I never had the honor of watching Gilbert play. I do know, he put on a performance every night, like they do on Broadway. A goal-a-game, that was what you could guarantee when Gilbert was on the ice. He just made the team better.

He didn’t call those of us who were fortunate enough to watch him “fans.” He called them “friends.” In a way, we are all connected. Friends have a connective fiber. The fiber here is the Garden, the biggest stage in the world. Whether a musician or entertainer or sports. You make it there, you literally can make it anywhere.

Rod Gilbert passed away at the age of 80 yesterday.

He was Mr. Ranger, the first player to have his number officially retired by the New York Rangers. Over 40 years after his retirement from the sport, his records with the team are still significant.

And I cannot be the only one who sees the irony that the very first number retired by the Rangers won’t be around for the most current one. After Henrik, who do you think gets that honor next? Is it someone on this team?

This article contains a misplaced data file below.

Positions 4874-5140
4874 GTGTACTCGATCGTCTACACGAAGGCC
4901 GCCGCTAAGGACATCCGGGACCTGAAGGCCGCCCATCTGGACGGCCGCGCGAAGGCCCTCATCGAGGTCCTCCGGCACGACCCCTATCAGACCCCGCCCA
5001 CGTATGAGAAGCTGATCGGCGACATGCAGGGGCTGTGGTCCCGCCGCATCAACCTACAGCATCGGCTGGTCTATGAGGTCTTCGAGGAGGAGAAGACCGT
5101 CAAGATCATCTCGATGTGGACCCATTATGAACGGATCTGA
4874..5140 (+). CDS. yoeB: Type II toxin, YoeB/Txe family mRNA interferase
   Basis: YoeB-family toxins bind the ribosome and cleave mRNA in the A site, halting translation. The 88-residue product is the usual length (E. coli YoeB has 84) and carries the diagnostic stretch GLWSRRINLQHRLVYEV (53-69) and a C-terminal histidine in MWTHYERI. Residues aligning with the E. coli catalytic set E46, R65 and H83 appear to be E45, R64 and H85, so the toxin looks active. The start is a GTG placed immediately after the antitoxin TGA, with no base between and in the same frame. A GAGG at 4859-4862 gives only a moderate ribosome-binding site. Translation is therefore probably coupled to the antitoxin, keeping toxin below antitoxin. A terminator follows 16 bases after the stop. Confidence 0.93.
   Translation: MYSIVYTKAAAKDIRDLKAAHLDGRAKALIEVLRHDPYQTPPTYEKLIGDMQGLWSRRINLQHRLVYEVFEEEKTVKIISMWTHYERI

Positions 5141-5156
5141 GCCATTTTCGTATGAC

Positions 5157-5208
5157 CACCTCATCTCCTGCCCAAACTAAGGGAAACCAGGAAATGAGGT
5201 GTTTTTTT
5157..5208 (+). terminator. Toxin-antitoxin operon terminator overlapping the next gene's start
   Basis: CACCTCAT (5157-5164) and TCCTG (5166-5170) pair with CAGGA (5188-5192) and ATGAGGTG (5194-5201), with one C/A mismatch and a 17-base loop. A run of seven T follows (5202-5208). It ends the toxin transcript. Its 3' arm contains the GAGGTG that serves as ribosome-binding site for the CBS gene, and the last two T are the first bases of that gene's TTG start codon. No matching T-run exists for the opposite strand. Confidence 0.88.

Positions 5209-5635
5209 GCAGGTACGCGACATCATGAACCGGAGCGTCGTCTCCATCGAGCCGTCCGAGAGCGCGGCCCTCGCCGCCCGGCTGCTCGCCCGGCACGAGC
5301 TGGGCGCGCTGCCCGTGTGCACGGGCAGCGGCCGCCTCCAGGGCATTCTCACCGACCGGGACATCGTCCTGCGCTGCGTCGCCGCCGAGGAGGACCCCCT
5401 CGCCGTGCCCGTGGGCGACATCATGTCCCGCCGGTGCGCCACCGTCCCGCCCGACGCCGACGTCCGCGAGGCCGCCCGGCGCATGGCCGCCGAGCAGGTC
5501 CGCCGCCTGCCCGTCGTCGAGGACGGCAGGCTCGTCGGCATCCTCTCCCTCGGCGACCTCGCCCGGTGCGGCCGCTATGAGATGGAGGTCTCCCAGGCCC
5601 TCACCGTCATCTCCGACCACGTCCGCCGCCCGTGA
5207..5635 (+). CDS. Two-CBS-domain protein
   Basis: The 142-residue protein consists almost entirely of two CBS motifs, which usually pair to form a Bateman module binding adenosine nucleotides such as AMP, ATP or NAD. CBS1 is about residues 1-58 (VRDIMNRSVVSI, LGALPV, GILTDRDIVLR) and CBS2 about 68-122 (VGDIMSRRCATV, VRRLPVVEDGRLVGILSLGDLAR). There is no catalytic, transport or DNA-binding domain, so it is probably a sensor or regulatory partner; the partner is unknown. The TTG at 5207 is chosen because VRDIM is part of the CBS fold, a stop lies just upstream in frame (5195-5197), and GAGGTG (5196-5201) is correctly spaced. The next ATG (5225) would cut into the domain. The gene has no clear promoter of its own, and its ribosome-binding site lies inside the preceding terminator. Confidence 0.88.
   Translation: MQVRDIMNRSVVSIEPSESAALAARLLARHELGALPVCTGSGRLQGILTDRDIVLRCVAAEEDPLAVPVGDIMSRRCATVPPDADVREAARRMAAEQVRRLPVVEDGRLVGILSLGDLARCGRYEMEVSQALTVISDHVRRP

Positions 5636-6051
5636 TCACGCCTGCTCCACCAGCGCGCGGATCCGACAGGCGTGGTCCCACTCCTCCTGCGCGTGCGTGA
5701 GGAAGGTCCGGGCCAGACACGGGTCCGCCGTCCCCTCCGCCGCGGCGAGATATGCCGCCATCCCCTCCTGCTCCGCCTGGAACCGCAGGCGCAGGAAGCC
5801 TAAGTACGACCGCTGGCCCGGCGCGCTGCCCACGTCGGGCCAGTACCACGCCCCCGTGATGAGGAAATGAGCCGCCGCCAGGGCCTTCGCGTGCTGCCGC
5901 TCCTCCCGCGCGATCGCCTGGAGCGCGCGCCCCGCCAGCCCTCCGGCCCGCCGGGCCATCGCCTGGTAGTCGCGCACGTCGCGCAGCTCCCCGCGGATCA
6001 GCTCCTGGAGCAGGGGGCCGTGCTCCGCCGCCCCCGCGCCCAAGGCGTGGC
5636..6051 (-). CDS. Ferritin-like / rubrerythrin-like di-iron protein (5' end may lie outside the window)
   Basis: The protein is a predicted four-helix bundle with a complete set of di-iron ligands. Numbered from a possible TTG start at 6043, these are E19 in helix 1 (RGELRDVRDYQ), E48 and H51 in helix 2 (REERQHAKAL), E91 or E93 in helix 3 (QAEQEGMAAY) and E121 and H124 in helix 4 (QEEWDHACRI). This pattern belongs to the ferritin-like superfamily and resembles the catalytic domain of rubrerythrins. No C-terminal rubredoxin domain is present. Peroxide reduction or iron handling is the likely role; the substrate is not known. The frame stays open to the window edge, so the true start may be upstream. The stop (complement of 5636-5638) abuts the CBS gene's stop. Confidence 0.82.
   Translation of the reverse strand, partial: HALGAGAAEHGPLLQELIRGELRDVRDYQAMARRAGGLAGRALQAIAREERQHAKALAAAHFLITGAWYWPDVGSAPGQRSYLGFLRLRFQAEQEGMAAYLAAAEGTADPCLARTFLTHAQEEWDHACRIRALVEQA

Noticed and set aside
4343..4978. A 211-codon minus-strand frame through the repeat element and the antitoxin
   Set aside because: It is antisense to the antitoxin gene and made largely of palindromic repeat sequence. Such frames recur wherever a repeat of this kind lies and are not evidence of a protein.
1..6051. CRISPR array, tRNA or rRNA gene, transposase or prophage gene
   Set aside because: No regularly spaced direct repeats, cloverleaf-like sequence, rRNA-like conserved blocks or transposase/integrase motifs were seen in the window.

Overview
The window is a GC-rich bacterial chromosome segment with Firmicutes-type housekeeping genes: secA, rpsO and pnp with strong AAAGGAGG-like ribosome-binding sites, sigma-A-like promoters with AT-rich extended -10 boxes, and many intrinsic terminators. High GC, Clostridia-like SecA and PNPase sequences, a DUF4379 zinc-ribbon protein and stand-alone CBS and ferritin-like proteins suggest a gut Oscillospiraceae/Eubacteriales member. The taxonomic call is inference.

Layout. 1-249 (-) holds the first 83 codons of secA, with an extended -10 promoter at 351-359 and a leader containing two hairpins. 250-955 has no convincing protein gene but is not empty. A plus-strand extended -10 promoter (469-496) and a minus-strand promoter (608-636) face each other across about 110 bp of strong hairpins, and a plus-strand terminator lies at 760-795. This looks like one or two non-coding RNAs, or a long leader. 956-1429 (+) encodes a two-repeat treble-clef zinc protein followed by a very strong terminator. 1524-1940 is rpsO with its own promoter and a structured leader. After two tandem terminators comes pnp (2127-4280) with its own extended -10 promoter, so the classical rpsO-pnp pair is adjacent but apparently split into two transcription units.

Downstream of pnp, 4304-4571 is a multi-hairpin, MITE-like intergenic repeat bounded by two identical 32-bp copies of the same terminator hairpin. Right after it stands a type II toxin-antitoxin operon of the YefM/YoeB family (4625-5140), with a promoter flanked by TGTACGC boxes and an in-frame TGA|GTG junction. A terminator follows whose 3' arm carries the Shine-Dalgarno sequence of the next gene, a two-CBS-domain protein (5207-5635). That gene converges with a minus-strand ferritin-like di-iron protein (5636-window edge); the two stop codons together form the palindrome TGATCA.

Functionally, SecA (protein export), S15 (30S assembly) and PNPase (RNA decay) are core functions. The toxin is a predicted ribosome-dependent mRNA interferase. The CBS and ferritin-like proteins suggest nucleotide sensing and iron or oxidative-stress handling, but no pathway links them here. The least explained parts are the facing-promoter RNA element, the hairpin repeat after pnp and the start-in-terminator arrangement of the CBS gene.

In the end, you pretend
‘Cause it’s so much easier
We’re the bums you step over
As you leave the Theatre

  • Theatre, Pet Shop Boys

In a regular non-pandemic shortened season, a hockey team will play over 40 games on their home ice.

Is there an arena more significant in the NHL than Madison Square Garden? Maybe I’m a homer, but I don’t care.

Just mere blocks from the Theater District, the Broadway Blues play on a square block between 7th & 8th Avenues, stretching between 31st & 33rd Streets.

I’d challenge anyone to pit the raw emotion and performances on the ice in this circular arena above Pennsylvania Station every night the Rangers play to the singers and dancers and actors on Broadway.

The Rangers were lucky enough to have two of their best of their position ever wear their sweater. And they were proud to do it.

Many have failed. A Canadian dude and some Swedish kid came here and did it, and did it well.